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Accueil du site → Doctorat → Belgique → Digital soil mapping, downscaling and updating conventional soil maps using GIS, RS, statistics and auxiliary data (in an arid and semi-arid region)

Ghent University (2017)

Digital soil mapping, downscaling and updating conventional soil maps using GIS, RS, statistics and auxiliary data (in an arid and semi-arid region)

Zeraatpisheh Mojtaba

Titre : Digital soil mapping, downscaling and updating conventional soil maps using GIS, RS, statistics and auxiliary data (in an arid and semi-arid region)

Digitale bodemkartering, neerschalen en actualiseren van conventionele bodemkaarten gebruikmakend van GIS, remote sensing, statistiek en hulpkaarten

Auteur : Zeraatpisheh Mojtaba

Université de soutenance : Ghent University

Grade : Doctorat 2017

Résumé
Spatial distribution of soil types and soil properties in the landscape are important in many environmental researches. Conventional soil surveys are not designed to provide the high-resolution soil information required in environmental modelling and site-specific farm management. The objectives of this study were to investigate the relationship between soil development, soil evolution in the landscape, updating legacy soil maps and pedodiversity in an arid and semi-arid region. The application of Digital Soil Mapping (DSM) techniques was investigated with a particular focus to predict soil taxonomic classes and spatial distribution of soil types by soil observations and covariate sets representative of s,c,o,r,p,a,n factors. In the first study, focus is on establishing relationships between pedodiversity and landform evolution in a 86,000 ha region in Borujen, Chaharmahal-Va-Bakhtiari Province, Central Iran. From an overview study, we could conclude that landform evolution was mainly affected by topography and its components. A second study compares various DSM-methods and a conventional soil mapping approach for soil class maps in terms of accuracy, information value and cost in central Iran. Also, the effects of different sample sizes were investigated. Our results demonstrated that in most predicted maps, in DSM approaches, the best results were obtained using the combination of terrain attributes and the geomorphology map. Furthermore, results showed that the conventional soil mapping approach was not as effective as DSM approach. In the third study, different models of the DSM approach were compared to predict the spatial distribution of some important soil properties such as clay content, soil organic carbon and calcium carbonate content. Among all studied models, the terrain attribute “elevation” is the most important variable to predict soil properties. Random forest had promising performance to predict soil organic carbon. But results revealed that all models could not predict the spatial distributions of clay content properly. The minimum area of land that can be legibly delineated in a traditional (printed) map is highly dependent upon mapping scale. For example, this area at a mapping scale of 1:24,000 is about 2.3 ha but at a mapping scale of 1:1,000,000 it is about 1000 ha. A mapping scale of 1:1,000,000 is just too coarse to show a fine-scale pattern or soil type with any degree of legibility, but finer-scale soil maps are more expensive and time-consuming to produce. Thus, spatial variation is often unavoidably obscured. The fourth study of this dissertation focuses on downscaling and updating soil map methods. Thus, the objectives were to apply supervised and unsupervised disaggregation approaches to disaggregate soil polygons of conventional soil map at a scale of 1 : 1,000,000 in the selected area. Therefore, soil subgroups and great groups were selected because it is a basic taxonomic level in regional and national soil maps in Iran. In general, we conclude that DSM approach and also disaggregation approach are capable to predict soil types and properties, produce and update legacy soil maps. However, still a number of challenges need to be evaluated e.g. influence of expert knowledge on CSM approach, resolution of ancillary data, georeferenced legacy soil samples data to validate disaggregated soil maps.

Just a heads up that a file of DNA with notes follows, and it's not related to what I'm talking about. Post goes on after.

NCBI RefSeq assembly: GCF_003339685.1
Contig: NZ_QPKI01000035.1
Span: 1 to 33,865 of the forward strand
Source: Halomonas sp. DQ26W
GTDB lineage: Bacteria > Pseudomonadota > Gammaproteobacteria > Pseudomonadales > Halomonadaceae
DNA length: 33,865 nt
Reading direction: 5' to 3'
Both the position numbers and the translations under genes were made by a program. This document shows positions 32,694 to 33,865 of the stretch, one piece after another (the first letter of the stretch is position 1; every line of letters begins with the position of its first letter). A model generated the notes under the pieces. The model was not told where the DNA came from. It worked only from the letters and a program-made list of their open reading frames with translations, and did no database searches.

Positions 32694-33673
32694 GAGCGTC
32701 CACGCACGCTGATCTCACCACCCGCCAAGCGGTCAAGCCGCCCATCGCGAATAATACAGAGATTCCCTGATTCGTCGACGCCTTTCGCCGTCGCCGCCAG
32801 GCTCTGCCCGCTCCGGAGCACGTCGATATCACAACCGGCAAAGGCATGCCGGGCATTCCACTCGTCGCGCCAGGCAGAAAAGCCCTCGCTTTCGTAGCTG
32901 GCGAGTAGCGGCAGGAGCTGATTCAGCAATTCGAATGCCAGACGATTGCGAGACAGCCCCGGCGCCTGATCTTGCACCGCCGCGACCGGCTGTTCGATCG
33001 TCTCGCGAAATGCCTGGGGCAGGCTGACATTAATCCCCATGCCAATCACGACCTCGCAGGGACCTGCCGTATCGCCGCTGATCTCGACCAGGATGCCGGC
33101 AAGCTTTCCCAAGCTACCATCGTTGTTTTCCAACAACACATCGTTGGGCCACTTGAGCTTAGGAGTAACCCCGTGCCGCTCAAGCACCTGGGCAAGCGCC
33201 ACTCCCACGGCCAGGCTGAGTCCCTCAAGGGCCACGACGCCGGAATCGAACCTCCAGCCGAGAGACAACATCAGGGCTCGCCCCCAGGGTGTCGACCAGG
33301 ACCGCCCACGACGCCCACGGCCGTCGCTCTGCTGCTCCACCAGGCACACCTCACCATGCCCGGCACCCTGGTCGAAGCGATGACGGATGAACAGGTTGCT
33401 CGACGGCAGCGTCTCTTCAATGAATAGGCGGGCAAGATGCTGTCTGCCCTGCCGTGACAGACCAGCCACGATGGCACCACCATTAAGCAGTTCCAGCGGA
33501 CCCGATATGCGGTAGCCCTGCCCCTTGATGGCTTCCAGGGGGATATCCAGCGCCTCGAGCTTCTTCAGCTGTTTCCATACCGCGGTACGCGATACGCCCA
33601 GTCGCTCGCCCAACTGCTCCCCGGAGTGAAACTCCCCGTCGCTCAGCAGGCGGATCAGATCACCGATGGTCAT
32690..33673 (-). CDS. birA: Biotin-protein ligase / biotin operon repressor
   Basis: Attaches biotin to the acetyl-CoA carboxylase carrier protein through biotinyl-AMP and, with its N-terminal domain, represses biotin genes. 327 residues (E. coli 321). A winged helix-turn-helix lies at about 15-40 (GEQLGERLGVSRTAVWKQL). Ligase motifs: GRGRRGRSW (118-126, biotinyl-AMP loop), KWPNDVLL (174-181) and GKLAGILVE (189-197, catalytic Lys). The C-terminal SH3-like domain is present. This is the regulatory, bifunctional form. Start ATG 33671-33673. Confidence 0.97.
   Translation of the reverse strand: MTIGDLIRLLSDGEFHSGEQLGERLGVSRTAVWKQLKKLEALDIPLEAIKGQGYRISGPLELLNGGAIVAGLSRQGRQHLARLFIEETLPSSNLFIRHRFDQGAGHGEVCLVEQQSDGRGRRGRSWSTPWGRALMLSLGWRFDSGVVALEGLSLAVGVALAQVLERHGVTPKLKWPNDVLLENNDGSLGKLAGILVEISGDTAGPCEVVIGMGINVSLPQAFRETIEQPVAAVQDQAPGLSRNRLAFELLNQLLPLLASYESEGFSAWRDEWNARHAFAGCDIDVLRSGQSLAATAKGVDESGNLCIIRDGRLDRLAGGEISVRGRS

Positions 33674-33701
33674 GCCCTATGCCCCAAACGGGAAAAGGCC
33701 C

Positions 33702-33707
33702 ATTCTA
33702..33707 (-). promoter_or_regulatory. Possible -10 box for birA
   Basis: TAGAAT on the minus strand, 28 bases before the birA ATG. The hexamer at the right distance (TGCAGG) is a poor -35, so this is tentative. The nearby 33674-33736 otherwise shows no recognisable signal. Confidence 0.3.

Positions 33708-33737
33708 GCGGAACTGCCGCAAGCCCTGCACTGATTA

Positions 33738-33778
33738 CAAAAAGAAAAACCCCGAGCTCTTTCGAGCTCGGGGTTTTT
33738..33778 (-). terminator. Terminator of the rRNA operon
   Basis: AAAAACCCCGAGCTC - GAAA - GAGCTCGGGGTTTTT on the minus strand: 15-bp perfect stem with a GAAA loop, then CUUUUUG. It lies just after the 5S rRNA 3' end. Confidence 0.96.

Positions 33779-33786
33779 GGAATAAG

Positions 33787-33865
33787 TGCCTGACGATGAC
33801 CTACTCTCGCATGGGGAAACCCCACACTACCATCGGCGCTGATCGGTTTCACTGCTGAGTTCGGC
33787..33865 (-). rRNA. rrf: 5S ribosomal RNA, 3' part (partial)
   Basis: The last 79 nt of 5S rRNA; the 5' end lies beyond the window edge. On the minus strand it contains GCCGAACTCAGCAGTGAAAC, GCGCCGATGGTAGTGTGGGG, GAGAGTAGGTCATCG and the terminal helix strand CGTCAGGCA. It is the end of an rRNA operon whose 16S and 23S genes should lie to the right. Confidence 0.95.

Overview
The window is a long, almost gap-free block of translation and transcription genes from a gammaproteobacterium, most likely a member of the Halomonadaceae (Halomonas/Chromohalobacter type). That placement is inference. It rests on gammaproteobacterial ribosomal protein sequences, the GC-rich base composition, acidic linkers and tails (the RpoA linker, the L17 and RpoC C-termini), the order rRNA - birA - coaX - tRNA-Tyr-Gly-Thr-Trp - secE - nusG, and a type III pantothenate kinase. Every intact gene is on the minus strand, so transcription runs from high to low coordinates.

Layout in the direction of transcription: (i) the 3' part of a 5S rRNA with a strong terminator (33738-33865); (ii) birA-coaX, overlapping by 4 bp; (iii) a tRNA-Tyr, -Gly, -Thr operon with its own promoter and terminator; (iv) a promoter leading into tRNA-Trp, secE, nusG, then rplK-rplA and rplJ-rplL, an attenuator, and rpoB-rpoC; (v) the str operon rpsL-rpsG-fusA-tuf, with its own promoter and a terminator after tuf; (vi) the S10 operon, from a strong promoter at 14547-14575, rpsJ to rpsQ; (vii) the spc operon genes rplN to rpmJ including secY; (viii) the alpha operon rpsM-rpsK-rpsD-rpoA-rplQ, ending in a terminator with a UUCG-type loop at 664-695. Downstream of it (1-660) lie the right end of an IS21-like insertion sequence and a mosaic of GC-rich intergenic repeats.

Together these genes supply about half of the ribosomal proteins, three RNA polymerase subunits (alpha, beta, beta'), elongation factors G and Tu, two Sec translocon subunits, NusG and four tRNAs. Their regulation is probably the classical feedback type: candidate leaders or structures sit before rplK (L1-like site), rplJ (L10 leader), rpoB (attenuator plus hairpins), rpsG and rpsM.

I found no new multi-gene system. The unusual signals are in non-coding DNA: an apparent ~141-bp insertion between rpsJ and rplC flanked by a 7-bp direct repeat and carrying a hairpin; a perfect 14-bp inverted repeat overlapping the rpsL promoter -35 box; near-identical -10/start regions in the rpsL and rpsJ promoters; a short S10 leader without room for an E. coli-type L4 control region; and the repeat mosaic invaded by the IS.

Mots clés : Data mining, Soil-landscape modeling, Cubist, Random Forest, Disaggregation, Conventional soil mapping, Cost efficiency, Soil Properties

Présentation

Page publiée le 18 septembre 2017